You're working on a portrait, and so far it's a win: You're closer than ever to capturing the likeness in the face (go you!), but then you hit a snag — the clothes. The fabric folds are giving you the serious jitters.
No need to sweat it. Drawing realistic-looking fabric is mainly a matter of learning the right steps: breaking the fabric down into zones and studying the formula of light and shade in each. Check out this simple tutorial, and you'll be on your way.
How to Draw Basic Fabric Folds
When you're getting ready to draw fabric, always look out for the areas of tension or force that create wrinkles and folds. Here are some main types:
In images 1 and 2 above, you can see the compression wrinkles, caused by the tension or force created by a moving body part, like an arm or an elbow.
Images 3 and 4 show the swag and hanging wrinkles that appear on fabric when it's clipped on both sides. You'll see those kinds of folds on Greco-Roman clothes, around the necklines.
Image 5 is an example of a pipe fold, which happens when a loose piece of fabric hangs freely. You'll typically see these in curtains, flags and the like.
Even if you can't remember the names of these types of folds, now you'll be able to start paying closer attention to the way they look and behave.
If you're drawing clothes, note that body parts like elbows or ankles create compression wrinkles. Also, see how wrinkles form in places where the fabric sags or collapses. As fabric wraps around the figure, creating the folds, pay attention to its movement in relation to the figure itself. Notice how tension or force causes changes in the folds. In the sketches above, you'll see arrows that note the direction or movement of the folds.
Aside from the way the fabric is resting, light, value and pattern also play a part in affecting how the fabric looks in your drawing.
Every wrinkle or fold has the same basic breakdown of light and shade. In the image above, you'll see labels marking the highlights (the strongest areas of light); the medium light or middle tones; the form shadows (the darkest areas in the shadow); and the reflected light (the second-darkest shadow that sits on the edge of the fold).
Study this image carefully and start looking for the patterns in your fabric folds, since this variance in light will affect how you draw fabric on the page. Essentially, each fold is a small cylinder with a highlight, middle tone, form shadow and reflected light.
A strong light source helps you see the value differences much more easily. Diffused light eliminates definite shadows and highlights, creating subtle shifts in tones.
Values are hugely important when it comes to creating a visual illusion on a flat surface. The photo above on the left has its original color. The photo on the right is stripped of color, to reveal the values. Notice how a bright color can change our perception of values. In the grayscale image, you can clearly see the tonal transitions.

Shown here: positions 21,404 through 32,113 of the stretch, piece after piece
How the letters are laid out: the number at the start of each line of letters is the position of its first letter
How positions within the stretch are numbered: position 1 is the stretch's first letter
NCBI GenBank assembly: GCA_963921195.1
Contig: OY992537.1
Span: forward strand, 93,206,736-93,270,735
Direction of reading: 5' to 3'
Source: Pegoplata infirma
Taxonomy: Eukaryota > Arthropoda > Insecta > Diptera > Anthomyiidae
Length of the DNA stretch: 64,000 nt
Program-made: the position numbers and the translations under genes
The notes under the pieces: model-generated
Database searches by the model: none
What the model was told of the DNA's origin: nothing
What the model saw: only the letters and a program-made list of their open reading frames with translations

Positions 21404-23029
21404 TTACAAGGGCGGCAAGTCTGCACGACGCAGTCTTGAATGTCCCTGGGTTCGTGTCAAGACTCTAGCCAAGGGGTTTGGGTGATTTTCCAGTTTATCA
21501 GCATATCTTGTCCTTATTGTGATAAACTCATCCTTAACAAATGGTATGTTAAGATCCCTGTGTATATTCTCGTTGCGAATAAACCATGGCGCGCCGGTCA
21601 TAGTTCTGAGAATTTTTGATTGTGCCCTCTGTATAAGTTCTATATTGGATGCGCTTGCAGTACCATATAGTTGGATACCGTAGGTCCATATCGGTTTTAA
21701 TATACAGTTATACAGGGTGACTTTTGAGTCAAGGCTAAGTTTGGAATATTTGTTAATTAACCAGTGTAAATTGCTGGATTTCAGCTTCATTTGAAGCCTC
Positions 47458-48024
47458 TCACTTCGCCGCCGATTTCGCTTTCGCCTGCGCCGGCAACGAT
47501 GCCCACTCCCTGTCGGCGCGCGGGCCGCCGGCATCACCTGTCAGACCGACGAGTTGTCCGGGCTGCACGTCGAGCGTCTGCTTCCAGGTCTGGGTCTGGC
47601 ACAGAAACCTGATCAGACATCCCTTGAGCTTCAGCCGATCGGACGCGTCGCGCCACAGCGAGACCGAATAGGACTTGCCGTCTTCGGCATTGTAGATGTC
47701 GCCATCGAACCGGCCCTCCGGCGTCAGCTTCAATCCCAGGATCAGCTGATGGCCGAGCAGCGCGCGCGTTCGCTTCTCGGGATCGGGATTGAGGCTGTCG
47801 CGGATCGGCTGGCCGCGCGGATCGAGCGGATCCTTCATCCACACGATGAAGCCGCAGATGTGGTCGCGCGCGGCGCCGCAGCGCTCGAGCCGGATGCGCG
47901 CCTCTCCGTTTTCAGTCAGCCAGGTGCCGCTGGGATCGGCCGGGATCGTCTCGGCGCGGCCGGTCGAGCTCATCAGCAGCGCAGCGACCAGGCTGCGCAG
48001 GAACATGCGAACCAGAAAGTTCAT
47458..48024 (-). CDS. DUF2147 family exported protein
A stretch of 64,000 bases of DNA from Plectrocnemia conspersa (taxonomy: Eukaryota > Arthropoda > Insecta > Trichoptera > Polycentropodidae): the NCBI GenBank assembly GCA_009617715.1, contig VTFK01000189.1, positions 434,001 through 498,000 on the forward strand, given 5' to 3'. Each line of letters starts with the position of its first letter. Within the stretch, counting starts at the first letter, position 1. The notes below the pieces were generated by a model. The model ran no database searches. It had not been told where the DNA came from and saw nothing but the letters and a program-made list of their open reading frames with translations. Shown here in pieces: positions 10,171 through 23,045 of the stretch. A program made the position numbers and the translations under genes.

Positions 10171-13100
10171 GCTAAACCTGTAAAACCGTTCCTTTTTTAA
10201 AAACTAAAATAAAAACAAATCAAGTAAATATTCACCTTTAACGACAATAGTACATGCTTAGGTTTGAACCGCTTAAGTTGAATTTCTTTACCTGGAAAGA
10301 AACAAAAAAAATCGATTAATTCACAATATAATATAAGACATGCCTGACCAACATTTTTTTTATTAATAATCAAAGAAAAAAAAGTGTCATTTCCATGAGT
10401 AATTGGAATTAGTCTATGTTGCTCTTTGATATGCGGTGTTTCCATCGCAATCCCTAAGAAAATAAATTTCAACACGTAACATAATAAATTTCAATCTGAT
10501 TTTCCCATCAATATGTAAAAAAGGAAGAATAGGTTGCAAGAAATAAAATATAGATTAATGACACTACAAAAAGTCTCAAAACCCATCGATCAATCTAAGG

If you're a beginner, avoid drawing patterned fabric. All that detail and curvature can get confusing. If you're more advanced and feeling confident, give it a try. Remember that as patterns curve around the roundness of the form and folds, parts of the pattern appear and disappear with the folds.
How to Draw Fabric, Step by Step
To start your drawing, mark the most prominent lines that show the movement or specific direction, and then place shadows on those lines. Then we'll get into the more detailed steps you'll take to make your fabric look realistic.
1. Sketch Out the Outlines
Create separation between the light and the shade. Begin shading, focusing on the shadows first. For instance, you can draw the form shadow with the reflected light as a dark block, as you see here.
2. Deepen the Darkest Shadows and Fill In the Background
Fill in the middle tones roughly, to show a slight difference between the form shadow and the reflected light placed next to it. Pull out the highlights with a kneaded eraser.
As you shade, try visualizing the 3D quality of the fabric using the directional strokes, while keeping the parallel strokes in the background.
3. Evaluate the Contrast
Step back from your sketch so you can see if it has enough contrast. Students tend to draw middle-toned images, because they're usually afraid to push the darks to make them work. Reinforce the lights as well, keeping the lightest fold on the left since the light comes from the left. Make sure you're creating transitions between the values.
Finally, make adjustments in the lines and edges, keeping most of them very soft. Fabric can't have hard, outlined edges or it won't look realistic, since it's fluid by nature. You might want to spray the drawing with a fixative outside when you're done.
Drawing Fabric in Colored Pencil
Drawing in color is more fun and more difficult at the same time, because you're not only observing the pattern of light and shade; you're also looking at the color temperature (cool or warm). Part of the trick is to match and layer colors of a specific tone. A drawing of white silk can have cool shades of blue-gray in the shadow and warm shades of light cream and peach in the light. The complex white folds contrast the dark, simple background.
If you draw on colored paper, you'll need to layer white over the light colors; if you draw on white paper, the highlights stay free of any shading, since white pencil would make it cool and chalky.
No matter what color pencils or paper you're using, drawing fabrics is a challenge — but an exciting one that you can totally conquer. After all, you're already way better at it than you were a few minutes ago, right?